I was asked today why I spent so much time talking to my patients and not as much time examining them.
I was taught long ago that the history portion of a patient visit provides 90% of the information needed to arrive at a diagnosis and that the physical examination and the tests used to confirm the diagnosis account for 10% of the encounter. I still believe that this is true. I must admit that I cheat a little.
The way my office is designed, the waiting room is about forty feet away from my office. There are a couple of turns along the way, and since I usually escort patients from the waiting room to my office, I get to see how they get out of the chair in the waiting room, I observe the way they take their first steps and how steady their gait and balance are that day, as well, I smell them as I greet them with a hug. To most people, this wouldn't add up to much, but in those few instants, I have already determined whether or not they have a fever, if they have a streptococcal infection or diabetes, as well as the state of their hygiene. All of this and they haven't even embarked on the long walk to my office. This dynamic assessment of patients is more accurate and informative than the traditional disrobed patient waiting in an examination room. As we walk to my office, we talk and I assess the state of their mood, and vigor. Can they keep up with me or am I steps ahead of them? Do they stop at the corner to negotiate the turn or are they swift? Do they bob from side to side or do they use the wall to steady their steps? Are their hips level as they walk or are they favoring a particular side, or joint? Are they dragging their feet, or flapping them? You get the idea... By the time we sit down, I already have a pretty good general assessment of how they look and must feel. My first question: How are you doing?, is almost redundant, but it opens the conversation and allows the patient to fill in the blanks. While we talk, I study the rate of their speech, the tone and quality of their voice, their choice of words, and whether or not they are using first choice words or the ones that come first, because they are blanking on the word they actually want to use. Are the hands shaking, is the face quivering? Are they fidgety, anxious? Is their complexion normal or sallow? Are the conjunctiva icteric (jaundiced)?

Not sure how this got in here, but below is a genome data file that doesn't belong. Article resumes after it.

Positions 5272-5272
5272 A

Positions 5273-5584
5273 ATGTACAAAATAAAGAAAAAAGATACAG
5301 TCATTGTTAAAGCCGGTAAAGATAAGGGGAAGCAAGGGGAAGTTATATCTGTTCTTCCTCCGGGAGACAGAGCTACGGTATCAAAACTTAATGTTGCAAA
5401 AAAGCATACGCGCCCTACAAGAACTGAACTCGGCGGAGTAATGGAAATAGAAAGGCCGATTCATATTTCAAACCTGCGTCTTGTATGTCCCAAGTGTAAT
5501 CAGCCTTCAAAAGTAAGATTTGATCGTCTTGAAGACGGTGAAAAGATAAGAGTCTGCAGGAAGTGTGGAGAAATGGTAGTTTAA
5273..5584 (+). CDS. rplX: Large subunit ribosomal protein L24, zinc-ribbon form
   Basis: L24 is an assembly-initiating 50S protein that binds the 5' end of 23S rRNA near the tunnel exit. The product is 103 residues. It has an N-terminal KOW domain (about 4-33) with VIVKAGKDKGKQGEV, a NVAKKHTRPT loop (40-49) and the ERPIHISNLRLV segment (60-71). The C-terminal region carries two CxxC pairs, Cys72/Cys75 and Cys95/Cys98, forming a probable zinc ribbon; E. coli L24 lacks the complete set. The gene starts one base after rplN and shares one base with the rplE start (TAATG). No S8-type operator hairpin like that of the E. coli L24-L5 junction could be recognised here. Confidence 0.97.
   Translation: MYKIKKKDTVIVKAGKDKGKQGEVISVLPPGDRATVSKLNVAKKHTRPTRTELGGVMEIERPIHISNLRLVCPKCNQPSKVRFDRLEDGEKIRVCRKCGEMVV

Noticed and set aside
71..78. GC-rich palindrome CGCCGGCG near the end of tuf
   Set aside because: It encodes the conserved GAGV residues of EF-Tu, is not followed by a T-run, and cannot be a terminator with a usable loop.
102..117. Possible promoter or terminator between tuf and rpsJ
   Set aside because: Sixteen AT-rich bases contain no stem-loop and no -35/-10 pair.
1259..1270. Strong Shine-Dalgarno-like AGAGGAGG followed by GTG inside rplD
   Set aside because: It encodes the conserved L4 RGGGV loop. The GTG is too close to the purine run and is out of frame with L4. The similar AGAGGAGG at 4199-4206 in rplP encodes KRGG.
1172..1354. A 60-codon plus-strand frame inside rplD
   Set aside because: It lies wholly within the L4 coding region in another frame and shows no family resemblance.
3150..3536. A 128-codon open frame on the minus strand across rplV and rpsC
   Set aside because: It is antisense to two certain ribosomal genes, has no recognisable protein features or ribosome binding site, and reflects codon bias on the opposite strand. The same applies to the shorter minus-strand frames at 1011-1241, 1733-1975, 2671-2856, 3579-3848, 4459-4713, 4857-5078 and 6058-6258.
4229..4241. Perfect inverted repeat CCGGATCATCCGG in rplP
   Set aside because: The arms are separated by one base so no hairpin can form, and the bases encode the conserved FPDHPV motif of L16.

There is so much information I gather during the talking part of the visit, that the examination is an opportunity to take a closer look at things I suspect are going on and to reassure the patient that I am actually doing something.
I ask my patients not to wear perfume prior to seeing me, and I would advise you to do the same. Along the same line, for those of you who still smoke, it's a good idea to try to not smoke prior to your visit as the cigarette smell on your clothes is overwhelming and distracting.
Lastly, I order the fewest tests possible, and this tends to bother some patients. I use tests to confirm or rule out what I already suspect. If I can't figure out what I am looking for; that's the time to send the patient to someone smarter than me.